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(Message started by: Peter123 on Oct 2nd, 2007, 1:37pm)

Title: Invalid vs. unenforceable
Post by Peter123 on Oct 2nd, 2007, 1:37pm
Can a patent be found unenforceable but not invalid?

Title: Re: Invalid vs. unenforceable
Post by Isaac on Oct 2nd, 2007, 2:31pm

on 10/02/07 at 13:37:33, Peter123 wrote:
Can a patent be found unenforceable but not invalid?


Yes.


Title: Re: Invalid vs. unenforceable
Post by Peter123 on Oct 3rd, 2007, 10:41am
Thanks. Does this mean that the difference between an invalid patent and a non-enforceable patent is that the former cannot be enforced against anybody whereas the latter cannot be enforced against the other party in a law suit? ???

Title: Re: Invalid vs. unenforceable
Post by patent_type on Oct 3rd, 2007, 12:42pm
Not entirely.  What it means is that there are different legal standards for whether a patent is a valid patent and whether a patent is enforceable.  An opponent may be able to prove its case against one set of standards but not another.

While an invalid patent is not enforceable, an unenforceable patent may still be valid.  If it is unenforceable, I believe it is unenforceable against the world.  This can have implications such as if there were a terminal disclaimer filed relating to the patent, licensing issues ("so long as the patent is not declared invalid"), and other various issues for which the distinction is material.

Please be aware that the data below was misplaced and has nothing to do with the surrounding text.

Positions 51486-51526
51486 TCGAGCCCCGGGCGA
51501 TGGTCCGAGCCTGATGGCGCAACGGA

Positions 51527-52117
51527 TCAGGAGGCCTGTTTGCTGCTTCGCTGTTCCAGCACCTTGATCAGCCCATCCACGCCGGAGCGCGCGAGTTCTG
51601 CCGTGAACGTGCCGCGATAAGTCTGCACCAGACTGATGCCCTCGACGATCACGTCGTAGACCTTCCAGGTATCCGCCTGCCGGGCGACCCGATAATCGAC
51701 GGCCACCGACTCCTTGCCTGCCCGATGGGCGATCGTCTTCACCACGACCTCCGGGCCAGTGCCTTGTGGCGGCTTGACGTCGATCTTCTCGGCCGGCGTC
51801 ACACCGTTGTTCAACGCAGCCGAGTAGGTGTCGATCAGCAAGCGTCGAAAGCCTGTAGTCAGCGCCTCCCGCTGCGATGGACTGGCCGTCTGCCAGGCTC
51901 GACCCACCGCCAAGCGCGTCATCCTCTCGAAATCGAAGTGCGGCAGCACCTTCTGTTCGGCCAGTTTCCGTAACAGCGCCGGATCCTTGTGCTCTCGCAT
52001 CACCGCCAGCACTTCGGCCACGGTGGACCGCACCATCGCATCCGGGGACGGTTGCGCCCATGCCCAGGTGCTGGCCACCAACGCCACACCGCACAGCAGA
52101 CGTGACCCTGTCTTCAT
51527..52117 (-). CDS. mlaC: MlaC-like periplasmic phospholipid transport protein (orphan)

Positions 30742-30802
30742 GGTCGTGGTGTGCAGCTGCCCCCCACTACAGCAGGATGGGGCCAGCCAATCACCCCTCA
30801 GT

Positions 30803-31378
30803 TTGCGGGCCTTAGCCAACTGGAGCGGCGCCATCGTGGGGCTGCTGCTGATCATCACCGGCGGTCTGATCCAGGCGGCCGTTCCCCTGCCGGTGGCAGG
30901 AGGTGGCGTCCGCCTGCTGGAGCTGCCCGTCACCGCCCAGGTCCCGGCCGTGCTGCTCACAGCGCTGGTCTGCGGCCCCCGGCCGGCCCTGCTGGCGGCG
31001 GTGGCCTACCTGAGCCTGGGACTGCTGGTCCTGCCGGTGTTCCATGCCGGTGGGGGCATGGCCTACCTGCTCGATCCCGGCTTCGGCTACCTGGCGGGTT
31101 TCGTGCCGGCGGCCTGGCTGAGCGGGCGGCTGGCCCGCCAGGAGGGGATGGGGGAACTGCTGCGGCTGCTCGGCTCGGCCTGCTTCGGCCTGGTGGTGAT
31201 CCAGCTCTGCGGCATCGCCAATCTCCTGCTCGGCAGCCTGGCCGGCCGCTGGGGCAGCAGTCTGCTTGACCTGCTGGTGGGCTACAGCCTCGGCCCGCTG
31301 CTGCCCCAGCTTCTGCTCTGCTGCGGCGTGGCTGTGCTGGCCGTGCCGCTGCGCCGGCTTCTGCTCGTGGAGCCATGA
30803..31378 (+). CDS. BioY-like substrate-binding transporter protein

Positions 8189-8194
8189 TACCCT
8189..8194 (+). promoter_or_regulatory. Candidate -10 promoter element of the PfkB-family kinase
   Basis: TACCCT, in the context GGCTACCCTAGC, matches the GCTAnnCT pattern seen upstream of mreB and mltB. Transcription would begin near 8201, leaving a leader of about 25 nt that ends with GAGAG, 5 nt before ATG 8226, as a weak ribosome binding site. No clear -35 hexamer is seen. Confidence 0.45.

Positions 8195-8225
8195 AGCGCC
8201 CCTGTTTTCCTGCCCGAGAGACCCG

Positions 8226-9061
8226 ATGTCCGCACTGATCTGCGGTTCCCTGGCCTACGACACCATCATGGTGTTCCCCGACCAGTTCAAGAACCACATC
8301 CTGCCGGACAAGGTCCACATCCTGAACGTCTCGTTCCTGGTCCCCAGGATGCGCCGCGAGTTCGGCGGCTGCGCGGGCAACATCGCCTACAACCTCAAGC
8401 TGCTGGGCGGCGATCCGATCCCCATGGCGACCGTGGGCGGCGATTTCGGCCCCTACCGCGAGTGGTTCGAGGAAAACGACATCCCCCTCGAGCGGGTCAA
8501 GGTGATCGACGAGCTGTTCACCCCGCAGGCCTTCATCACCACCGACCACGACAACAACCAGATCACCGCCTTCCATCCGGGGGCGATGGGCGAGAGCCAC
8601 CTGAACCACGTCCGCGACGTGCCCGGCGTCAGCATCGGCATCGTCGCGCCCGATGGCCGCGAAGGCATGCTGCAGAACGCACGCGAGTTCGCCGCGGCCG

Also, certain claims may be declarared invalid while others remain valid (and thus enforceable), but I believe if a patent is unenforceable, that goes to all of the claims of the patent.

Title: Re: Invalid vs. unenforceable
Post by Isaac on Oct 3rd, 2007, 5:15pm

on 10/03/07 at 10:41:00, Peter123 wrote:
Thanks. Does this mean that the difference between an invalid patent and a non-enforceable patent is that the former cannot be enforced against anybody whereas the latter cannot be enforced against the other party in a law suit? ???


A patent is but unenforceable when the court finds it inequitable under the circumstances to find the infringer liable despite the fact that the patent may be both valid and infringed.    Generally the reasons have to do with conduct of the patentee, and in the typical case that conduct results in the patent being unenforceable against anyone.


Title: Re: Invalid vs. unenforceable
Post by DJoshEsq on Nov 27th, 2007, 7:47pm
Read ....Gardco Manufacturing, Inc. v. Herst Lighting Co., 820 F.2d 1209 (Fed. Cir. 1987)




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